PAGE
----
The streets of southeast San Diego were overrun by young black and Latino gang members. It seemed an attractive option for an adolescent who wanted to be part of something like a community. Between the ages of fifteen and nineteen, while in high school, he was entrenched in a black gang on whose turf his paternal grandparents lived: “We were one of the few Mexican families in what was called Lil Afrika, so there was no question I was part of the hood.”

In those four years, he was caught up in street fights and drug deals. His relationship with his parents became strained even further, especially after Martinez’s girlfriend, who was fifteen at the time, became pregnant. Only sixteen himself, Martinez had few prospects, so for the next three years he lived with his girlfriend’s family, a Hawaiian Scottish household with problems very similar to the ones he had experienced at home. The following year, when Martinez was seventeen, his first child, David Anthony, was born. Martinez and his girlfriend decided not to marry; deep down they recognized that it wasn’t love that had brought them—or would keep them—together.

At the time, he had considered committing fully to the gang by tattooing its name, Lil Afrika Piru, in Old English lettering across his belly. But the birth of his son made him reconsider. He quit high school just one credit shy of receiving his diploma in order to work at a shipyard. Shortly thereafter, when he chose to enlist at the behest of his family, he had to return to school to complete that single credit.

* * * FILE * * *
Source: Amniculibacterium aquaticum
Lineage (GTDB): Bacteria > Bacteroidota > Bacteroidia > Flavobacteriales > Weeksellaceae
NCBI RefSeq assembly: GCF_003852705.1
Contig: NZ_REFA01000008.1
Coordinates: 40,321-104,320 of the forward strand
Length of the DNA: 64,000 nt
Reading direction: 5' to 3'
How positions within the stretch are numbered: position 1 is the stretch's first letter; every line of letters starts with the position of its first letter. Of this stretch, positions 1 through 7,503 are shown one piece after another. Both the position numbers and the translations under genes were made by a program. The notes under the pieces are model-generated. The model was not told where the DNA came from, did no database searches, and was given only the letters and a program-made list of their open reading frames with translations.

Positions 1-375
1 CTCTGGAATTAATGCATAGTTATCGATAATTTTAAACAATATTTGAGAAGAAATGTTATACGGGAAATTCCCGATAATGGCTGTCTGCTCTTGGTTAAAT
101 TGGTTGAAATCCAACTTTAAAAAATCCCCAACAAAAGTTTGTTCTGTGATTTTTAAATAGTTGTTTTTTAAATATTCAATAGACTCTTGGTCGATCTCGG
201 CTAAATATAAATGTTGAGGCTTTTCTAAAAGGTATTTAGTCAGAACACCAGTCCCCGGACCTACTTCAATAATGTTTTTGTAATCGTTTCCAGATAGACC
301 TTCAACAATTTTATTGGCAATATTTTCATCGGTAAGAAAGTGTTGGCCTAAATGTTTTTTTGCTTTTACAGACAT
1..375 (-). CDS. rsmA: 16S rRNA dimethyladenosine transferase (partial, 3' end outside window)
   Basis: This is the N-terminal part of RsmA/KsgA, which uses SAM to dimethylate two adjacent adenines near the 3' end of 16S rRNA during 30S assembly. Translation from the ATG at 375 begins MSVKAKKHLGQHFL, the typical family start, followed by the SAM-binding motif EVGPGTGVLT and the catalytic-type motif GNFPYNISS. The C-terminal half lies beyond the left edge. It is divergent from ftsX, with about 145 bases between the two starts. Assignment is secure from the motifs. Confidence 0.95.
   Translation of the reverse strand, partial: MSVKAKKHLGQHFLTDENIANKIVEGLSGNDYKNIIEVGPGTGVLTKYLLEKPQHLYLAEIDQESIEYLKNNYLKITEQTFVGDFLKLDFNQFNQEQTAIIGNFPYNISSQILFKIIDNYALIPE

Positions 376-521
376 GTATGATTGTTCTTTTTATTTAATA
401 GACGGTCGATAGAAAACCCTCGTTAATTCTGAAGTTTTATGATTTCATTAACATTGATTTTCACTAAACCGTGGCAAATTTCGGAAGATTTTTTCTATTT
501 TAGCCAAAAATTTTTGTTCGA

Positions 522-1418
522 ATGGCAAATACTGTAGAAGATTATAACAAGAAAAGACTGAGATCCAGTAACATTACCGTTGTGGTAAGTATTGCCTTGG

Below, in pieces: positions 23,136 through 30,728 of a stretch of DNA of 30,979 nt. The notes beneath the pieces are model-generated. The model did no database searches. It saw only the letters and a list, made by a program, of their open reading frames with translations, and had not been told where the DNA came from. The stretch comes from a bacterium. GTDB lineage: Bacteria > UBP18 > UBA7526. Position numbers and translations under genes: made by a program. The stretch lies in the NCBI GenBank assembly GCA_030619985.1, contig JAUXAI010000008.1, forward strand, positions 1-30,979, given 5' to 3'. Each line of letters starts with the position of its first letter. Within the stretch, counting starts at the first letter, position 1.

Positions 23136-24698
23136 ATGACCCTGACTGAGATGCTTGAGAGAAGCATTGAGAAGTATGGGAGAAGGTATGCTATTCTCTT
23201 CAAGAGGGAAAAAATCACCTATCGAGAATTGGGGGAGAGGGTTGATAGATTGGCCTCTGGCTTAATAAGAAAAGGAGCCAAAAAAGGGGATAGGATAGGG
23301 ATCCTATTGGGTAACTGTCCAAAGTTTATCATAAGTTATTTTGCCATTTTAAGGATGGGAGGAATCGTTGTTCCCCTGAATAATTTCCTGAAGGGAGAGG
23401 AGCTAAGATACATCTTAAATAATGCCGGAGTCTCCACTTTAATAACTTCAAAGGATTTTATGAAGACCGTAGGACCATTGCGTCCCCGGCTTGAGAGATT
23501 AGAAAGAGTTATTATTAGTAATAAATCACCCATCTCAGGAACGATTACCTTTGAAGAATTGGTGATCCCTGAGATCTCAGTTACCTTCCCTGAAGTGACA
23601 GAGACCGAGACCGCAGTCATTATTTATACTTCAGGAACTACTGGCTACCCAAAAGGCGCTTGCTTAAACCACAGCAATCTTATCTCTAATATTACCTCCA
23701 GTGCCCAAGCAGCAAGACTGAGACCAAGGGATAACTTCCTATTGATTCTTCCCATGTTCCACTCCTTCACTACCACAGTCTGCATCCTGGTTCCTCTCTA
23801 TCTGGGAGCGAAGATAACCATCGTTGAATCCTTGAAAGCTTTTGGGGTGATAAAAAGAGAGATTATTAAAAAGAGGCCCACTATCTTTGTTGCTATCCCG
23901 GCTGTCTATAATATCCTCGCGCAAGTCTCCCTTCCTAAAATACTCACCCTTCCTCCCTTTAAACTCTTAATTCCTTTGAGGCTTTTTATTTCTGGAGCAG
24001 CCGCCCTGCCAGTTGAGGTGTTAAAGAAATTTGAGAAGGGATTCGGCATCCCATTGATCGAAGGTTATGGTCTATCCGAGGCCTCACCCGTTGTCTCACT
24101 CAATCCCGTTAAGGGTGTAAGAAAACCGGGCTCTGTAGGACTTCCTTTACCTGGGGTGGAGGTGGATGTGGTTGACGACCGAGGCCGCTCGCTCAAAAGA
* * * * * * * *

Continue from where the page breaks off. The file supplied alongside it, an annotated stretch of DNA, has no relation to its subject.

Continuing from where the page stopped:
“It seemed like I was finally aiming for some sort of stability, so I quit the gangs, finished school, and joined the navy,” he says. Though he signed up for six years, he quit after only ten months. That feeling of not belonging took hold of him again and though he didn’t know yet what he was looking for, he knew for sure he hadn’t found it in the navy. “I knew there was something bigger than myself out there, and I was determined to find it,” he says.

Choosing a new path, he joined the U.S. Department of Labor’s Job Corps program to earn a house-painting certificate, and then he enrolled in Southwestern College in Chula Vista, California, “mainly to play basketball.” During the three-year period it took him to complete an associate’s degree, his second son, Isiah, was born, an event that did little to strengthen his relationship with his sons’ mother. “I’ve got Anthony’s name tattooed on the inside of my left forearm and Isiah’s on the inside of my right forearm,” he says. He regrets that he couldn’t spare them the fate of the broken home he knew too well. Four years into the relationship, he parted ways with his girlfriend, who took sole custody of their sons.

“I didn’t want to lose anything else,” he says, “so I held on to a book.” He means this literally: He carried a dictionary with him wherever he went for two years. “I had to duct-tape the binding,” he says. “People on the bus thought I was carrying a bible. And in a way, it did save me, just like the Good Book.” The hunger for words gave him the courage to enroll in the BA program, and eventually the MFA program, at San Diego State University. Those words also proved useful as he experimented with writing sonnets and other forms.